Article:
“One of the things I saw when I moved to Memphis was the need for bilingual, bicultural services for immigrants who are victims of crime, especially crimes like domestic violence and sexual assault. Many Latino women (most of the victims of domestic abuse are women) come from countries where corruption is rampant and the society is male-dominated. They have seen firsthand what happens when they go to the authorities. In one case I worked with, for example, the woman had been severely beaten and almost lost an eye. She went to the police in her home country and was told, ‘Be glad I’m not your husband. I wouldn’t have left you looking like that; I would have just killed you.’ So these women have experiences that make them distrustful of the police, and then they move to this country and don’t know that it’s any different. They’re afraid of the police and they're afraid to report crimes. If they do call the police to the home, often the officers end up talking to the husband rather than the victim because his English is better (having learned the language on his job). The woman doesn’t know what they are saying, only that the policeman leaves and nothing has been done. There’s a language hotline that officers can use to help with communication, but it’s more than a language issue. If someone goes to the dentist, anyone can translate, but especially for these very personal assaults, you need someone who really understands the cultural background and can be sensitive to that. As an advocate for these women, I narrated an awareness video for MPD that is now part of their mandatory training and promotes cultural sensitivity when dealing with Hispanic victims of crime, but more than that is needed. That’s why CazaLuz was founded. It’s the first and only culturally specific domestic violence and sexual assault agency in the region exclusively serving the Hispanic and Latino communities in the Memphis/Shelby County area.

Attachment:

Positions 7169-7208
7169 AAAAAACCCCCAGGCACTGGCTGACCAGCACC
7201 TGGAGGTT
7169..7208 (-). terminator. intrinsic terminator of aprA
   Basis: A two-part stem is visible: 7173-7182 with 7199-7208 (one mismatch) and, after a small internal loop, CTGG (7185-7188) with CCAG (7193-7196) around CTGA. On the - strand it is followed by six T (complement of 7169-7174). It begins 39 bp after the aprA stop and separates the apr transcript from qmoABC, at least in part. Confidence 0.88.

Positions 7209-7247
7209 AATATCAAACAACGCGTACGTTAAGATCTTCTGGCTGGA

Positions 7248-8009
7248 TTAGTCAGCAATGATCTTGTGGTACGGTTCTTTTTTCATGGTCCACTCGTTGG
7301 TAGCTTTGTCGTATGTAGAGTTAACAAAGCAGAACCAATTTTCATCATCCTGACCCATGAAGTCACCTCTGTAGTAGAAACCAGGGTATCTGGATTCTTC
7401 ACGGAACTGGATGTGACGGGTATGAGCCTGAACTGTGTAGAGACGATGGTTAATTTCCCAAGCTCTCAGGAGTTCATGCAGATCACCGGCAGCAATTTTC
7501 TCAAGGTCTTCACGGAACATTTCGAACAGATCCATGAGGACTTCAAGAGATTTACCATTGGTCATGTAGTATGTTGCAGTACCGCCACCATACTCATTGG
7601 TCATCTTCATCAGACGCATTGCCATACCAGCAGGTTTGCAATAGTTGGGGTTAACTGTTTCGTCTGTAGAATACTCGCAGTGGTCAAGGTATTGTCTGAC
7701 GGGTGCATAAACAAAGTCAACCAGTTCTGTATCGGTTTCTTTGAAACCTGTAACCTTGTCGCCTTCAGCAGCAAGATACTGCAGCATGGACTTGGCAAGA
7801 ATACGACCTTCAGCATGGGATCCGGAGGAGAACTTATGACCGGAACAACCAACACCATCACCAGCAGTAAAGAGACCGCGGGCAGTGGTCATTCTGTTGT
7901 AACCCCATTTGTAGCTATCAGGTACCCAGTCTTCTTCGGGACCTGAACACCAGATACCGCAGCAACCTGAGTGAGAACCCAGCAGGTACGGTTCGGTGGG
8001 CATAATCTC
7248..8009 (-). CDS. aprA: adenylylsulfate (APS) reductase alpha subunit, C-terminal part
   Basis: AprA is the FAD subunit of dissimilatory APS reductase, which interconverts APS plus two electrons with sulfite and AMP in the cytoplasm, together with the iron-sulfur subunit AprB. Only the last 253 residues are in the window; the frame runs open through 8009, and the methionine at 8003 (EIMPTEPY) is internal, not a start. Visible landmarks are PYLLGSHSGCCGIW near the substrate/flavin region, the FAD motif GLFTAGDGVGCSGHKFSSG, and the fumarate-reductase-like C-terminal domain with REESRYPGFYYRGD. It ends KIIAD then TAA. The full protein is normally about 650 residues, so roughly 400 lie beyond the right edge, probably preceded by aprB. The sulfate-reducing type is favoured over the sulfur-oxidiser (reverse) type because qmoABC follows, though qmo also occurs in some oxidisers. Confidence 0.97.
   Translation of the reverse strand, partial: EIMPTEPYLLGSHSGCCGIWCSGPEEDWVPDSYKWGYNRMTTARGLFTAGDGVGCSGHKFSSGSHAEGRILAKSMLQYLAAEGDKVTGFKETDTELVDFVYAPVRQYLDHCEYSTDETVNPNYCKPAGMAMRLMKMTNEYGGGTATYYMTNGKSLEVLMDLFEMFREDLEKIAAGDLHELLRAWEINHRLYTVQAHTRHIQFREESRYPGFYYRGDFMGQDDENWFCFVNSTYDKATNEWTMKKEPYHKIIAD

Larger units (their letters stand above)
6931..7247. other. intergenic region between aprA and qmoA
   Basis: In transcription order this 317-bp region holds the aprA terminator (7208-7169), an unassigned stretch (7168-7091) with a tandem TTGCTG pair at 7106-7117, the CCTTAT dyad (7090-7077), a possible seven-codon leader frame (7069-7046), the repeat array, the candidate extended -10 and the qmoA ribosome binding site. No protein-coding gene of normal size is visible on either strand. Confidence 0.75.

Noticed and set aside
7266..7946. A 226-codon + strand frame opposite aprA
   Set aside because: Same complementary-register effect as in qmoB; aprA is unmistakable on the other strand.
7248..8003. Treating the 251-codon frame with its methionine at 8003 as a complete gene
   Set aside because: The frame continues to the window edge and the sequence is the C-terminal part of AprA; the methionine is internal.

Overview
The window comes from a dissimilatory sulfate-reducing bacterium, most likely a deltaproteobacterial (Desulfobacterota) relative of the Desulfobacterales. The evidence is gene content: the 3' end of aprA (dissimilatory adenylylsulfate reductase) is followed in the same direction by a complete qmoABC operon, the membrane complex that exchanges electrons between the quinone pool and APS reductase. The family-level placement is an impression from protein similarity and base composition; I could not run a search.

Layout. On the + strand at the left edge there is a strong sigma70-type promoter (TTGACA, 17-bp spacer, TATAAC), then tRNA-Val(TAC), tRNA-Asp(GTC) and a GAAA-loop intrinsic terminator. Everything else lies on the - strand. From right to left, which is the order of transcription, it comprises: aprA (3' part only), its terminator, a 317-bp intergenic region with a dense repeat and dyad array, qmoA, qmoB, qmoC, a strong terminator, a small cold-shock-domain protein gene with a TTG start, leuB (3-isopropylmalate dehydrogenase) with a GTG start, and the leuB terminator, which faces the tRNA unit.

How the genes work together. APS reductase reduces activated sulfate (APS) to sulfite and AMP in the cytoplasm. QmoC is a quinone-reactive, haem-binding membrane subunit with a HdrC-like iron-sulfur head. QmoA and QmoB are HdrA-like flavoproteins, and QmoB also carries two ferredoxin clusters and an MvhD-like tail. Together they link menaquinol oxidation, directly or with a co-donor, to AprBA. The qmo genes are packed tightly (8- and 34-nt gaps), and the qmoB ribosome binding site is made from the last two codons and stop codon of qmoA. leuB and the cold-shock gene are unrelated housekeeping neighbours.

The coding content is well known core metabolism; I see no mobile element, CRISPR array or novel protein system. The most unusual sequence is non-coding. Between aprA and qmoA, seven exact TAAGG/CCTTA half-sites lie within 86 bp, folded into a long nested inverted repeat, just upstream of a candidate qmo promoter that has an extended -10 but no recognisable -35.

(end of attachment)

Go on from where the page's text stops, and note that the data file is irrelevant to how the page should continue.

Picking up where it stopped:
“There are people who say, ‘Well, they’re just immigrants. What happens to them is not my problem.’ No. We cannot turn away. If people are afraid to report crime---any crime, not just domestic assault---or they don't trust the authorities enough to cooperate and see the case through the court system, then the criminal is still out there, the cycle repeats itself in the next generation, and the safety of the whole community is affected.”
- MPD Strives to Improve Service to Hispanic Community, p. 2 (Spanish) & p. 4 (English) - Nov 11, 2015
- CazaLuz, A New Hope for Hispanic Victims, p. 2 (Spanish) & p. 4 (English) - Jan 24, 2016
FB: CasaLuz Memphis